**Was learning math a drag for you in school? Would it have been easier if you didn’t have to rote learn your multiplication tables? Would some fun math games have helped you stop dragging your feet? This article is designed to give you some cool math games that you can do with your children at home to help them learn their arithmetic in an exciting way.**

## Cool Math Games on This Page

The math games on this page consist of a few different types; outdoor games, board games, and indoor games. They are activities that kindergarten, middle school, and high school-aged students will enjoy. I’ve made several up myself and modified a few from other sources. Most are free, except a few board games that I feel deserve a mention. Here is the selection that’s on this page:

- Math Bingo
- Suduko
- Math Solitaire
- Quickest Wins
- Math Tip
- Odds or Evens?
- Fun Finska
- Cool Math Scavenger Hunt
- Proof!
- Math Dice

Find out how you can use these games in your school or homeschool below.

*HDIH is a participant in the Amazon Services LLC Associates Program, an affiliate advertising program designed to provide a means for sites to earn advertising fees by advertising and linking to amazon.com.*

## 1. Math Bingo

I discovered this game when talking to a lovely homeschool mom. She said her children loved math. She believed this was because much of the math they taught was taught using fun math games. Their favourite game was Bingo – with a cool math twist.

You set up the game by giving your children a piece of paper with a set of numbers on it which corresponds to a set of cards (which the teacher holds) that have the sums that equal the answer on the paper the student has. The educator then calls out the sum and the student has to work out the answer and cross off the answer. When their paper is completed, the first to do it calls out, ‘Bingo’ and wins!

You can make the tokens and board pieces yourself or save yourself a lot of time and get one for addition and subtraction here and one for multiplication and division here. The first is for ages 5+; the second is for ages 9-13. They both accommodate 3 to 36 players so you can play it with many children in a classroom if you’re a teacher.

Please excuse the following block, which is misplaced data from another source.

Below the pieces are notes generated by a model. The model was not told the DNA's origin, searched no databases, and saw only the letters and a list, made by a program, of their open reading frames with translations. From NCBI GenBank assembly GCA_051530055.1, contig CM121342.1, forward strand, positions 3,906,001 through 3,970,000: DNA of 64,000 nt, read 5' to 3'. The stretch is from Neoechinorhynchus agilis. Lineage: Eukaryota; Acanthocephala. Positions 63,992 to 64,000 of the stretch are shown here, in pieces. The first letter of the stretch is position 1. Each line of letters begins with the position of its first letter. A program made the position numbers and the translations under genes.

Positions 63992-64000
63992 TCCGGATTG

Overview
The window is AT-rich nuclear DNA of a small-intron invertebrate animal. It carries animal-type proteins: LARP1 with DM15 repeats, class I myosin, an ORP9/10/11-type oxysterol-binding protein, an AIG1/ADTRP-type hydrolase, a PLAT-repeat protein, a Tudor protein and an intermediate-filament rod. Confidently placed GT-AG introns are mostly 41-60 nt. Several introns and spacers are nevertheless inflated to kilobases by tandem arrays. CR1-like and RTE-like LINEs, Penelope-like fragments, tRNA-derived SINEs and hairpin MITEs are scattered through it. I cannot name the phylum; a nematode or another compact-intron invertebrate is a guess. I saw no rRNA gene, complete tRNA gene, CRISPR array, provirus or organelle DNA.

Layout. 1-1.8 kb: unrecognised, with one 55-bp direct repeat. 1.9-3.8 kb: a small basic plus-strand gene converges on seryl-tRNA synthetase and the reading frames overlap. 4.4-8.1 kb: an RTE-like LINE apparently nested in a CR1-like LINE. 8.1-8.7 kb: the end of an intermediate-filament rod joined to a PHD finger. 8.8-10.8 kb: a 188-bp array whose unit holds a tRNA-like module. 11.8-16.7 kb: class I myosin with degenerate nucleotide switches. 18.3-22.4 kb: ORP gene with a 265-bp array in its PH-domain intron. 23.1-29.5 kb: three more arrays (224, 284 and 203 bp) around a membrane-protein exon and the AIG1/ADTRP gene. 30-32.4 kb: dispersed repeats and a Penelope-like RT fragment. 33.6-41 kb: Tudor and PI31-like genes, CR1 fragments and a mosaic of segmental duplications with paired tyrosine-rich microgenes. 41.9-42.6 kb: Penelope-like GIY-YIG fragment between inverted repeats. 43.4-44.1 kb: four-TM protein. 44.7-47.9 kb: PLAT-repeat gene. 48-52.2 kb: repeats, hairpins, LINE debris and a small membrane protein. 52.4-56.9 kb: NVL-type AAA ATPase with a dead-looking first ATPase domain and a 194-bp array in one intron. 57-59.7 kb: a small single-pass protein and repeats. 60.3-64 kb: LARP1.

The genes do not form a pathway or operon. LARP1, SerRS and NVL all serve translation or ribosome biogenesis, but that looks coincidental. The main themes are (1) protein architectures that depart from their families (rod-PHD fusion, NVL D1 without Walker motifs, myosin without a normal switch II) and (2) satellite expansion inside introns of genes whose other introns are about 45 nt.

## 2. Sudoku

Bet you didn’t know Suduko could be classed as a fun math game! In fact, it is a brilliant way for emergent mathematicians to enjoy learning their numbers while playing a fun game.

You can play this game for free by printing some free sudoku puzzles.

Or you can simply buy a sudoku book (this kids version is a great and educational present idea) to give to your students. Most of them will love owning it and take to the game immediately.

## 3. Math Solitaire

To play this cool math game, you need to have an ordinary pack of playing cards. Place two cards in the middle of the table and give your students 3 cards which they can pick up when the educator says, ‘Go.’

Use the cards to add, subtract, multiply, or divide so the number that you get equals the number in the middle. If students can’t do this with the cards they’re holding, they can each pick up another card until one of them can do this. The first to do this wins the round! Play 5 rounds and the person who has the most round wins then wins the whole game.

## 4. Math Tip

If you don’t want to be stuck indoors the whole day, check out this active fun math game I like to call, ‘Math Tip’. The aim of this game is to learn addition and subtraction while getting outdoors and doing a little exercise together! Hopefully, nerds and jocks alike will enjoy this one!

In Math Tip, children have numbers attached to their body (wrist, back, or chest) and you have 10 chairs with the numbers 1-10 emblazoned on them.

The teacher calls, ‘Add’ or ‘Subtract’, and then the students need to find other students with the appropriate number before going together to the correctly numbered station.

For example, if a teacher says subtract, a student with the number 9 on their wrist finds another student with a 6 and then runs to the appropriate station, which would be a 3. If the teacher says to add, a student with a 2 might find a student with a 3 and then run to the station marked 5.

The remainder of the students can help the other students by calling out so the most amount of students can get to a station. This way it is collaborative rather than competitive.

## 5. Quickest Wins